Opinion: Umpires should stop their adventurous decision-making
Thirty to forty years ago, cricket as a sport used to be completely different to what it is now. There was no technology, there was no limited-overs cricket and the game as a whole was laidback in nature. In particular, there was no third-umpire to assist the on-field officials, let alone something like the Decision Review System (DRS)
In those days, umpires had to be keen observers and monitor everything. The likes of Dickie Bird and David Shepherd were renowned for their excellence as umpires. However, fast forward to 2019 and poor umpiring standards is the talk of the town. The first Ashes Test at Edgbaston that concluded on 5th August saw as many as 15 wrong decisions from the officiating umpires Joel Wilson and Aleem Dar.
Out of those 15 wrong decisions, 10 came from Joel Wilson. Also, 10 of those 15 decisions were with respect to LBW-related errors. The umpires either failed to spot an inside edge or misjudged the line and length of the ball.
Just think about this- Steven Smith and Matthew Wade who scored hundreds for Australia had to survive wrong decisions while Rory Burns earned a lucky escape and went onto register three figures on his own.
If technology wasn't available for Smith and Wade and Rory Burns' hundred helped England to win the Test match, wouldn't it have been an unfair result in the end? This is where the umpires become the centre of attention rather than the deserving cricketers.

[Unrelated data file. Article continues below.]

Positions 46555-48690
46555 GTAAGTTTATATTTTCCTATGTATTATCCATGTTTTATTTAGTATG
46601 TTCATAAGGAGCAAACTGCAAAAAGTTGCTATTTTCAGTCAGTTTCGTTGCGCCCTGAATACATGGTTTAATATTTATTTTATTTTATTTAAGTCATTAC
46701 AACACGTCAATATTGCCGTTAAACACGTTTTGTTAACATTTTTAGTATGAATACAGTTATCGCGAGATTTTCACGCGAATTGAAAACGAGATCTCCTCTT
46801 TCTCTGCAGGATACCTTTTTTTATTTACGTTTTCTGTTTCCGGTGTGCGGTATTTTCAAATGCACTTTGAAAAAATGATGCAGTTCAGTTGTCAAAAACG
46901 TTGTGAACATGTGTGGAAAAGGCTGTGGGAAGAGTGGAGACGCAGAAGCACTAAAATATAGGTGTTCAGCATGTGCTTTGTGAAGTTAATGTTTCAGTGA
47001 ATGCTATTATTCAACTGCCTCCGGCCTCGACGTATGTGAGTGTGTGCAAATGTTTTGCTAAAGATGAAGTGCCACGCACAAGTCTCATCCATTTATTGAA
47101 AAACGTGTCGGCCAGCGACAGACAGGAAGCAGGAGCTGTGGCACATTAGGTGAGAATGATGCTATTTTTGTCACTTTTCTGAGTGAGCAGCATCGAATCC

It is also unknown as to whether the umpires from this generation do their necessary homework regarding different grounds and conditions. For example, there will be extra bounce on offer in Australia while the ball won't rise above the batsman's knee in Asian conditions. These aspects require umpires to be well-versed.
It is all the more remarkable to think that Joel Wilson was inducted into the ICC Elite Panel of Umpires only a couple of weeks ago. In fact, without DRS, Edgbaston could have turned out to be one of the worst matches in terms of umpiring decisions since the infamous Australia Vs India Test at Sydney in 2008. Interestingly, that Test match had a big role in the quick testing and implementation of DRS in international cricket.
So such a poor standard of umpiring begs a pertinent question.
Has the Decision Review System made umpires complacent?
This could be absolutely true as many umpires seem to be casual because of the availability of DRS. The current panel of umpires know that technology is there to save them even if they make wrong decisions and this might be a major reason for the hike in the number of overturned calls from the third umpire.
The presence of the 'Umpires Call' further assists officials to take a chance/guess. If umpires are indeed relying too much on technology, this could be a very dangerous sign for the International Cricket Council (ICC).
A subset of the poor umpiring has also seen more clamour for an increased number of reviews per team than the current number of two. It is important that the governing body maintains a balance between technology and umpires.
To be honest, the current quota of two reviews per team is completely alright and it would be better if the ICC turn their attention towards better coaching and qualification criteria for umpires.
While technology should be limited with respect to the number of reviews available, it wouldn't be a bad idea to use external help for aspects like routine no-ball checks, to monitor number of fielders inside the circle during powerplay overs and among other issues which would be too much to handle for the on-field umpires.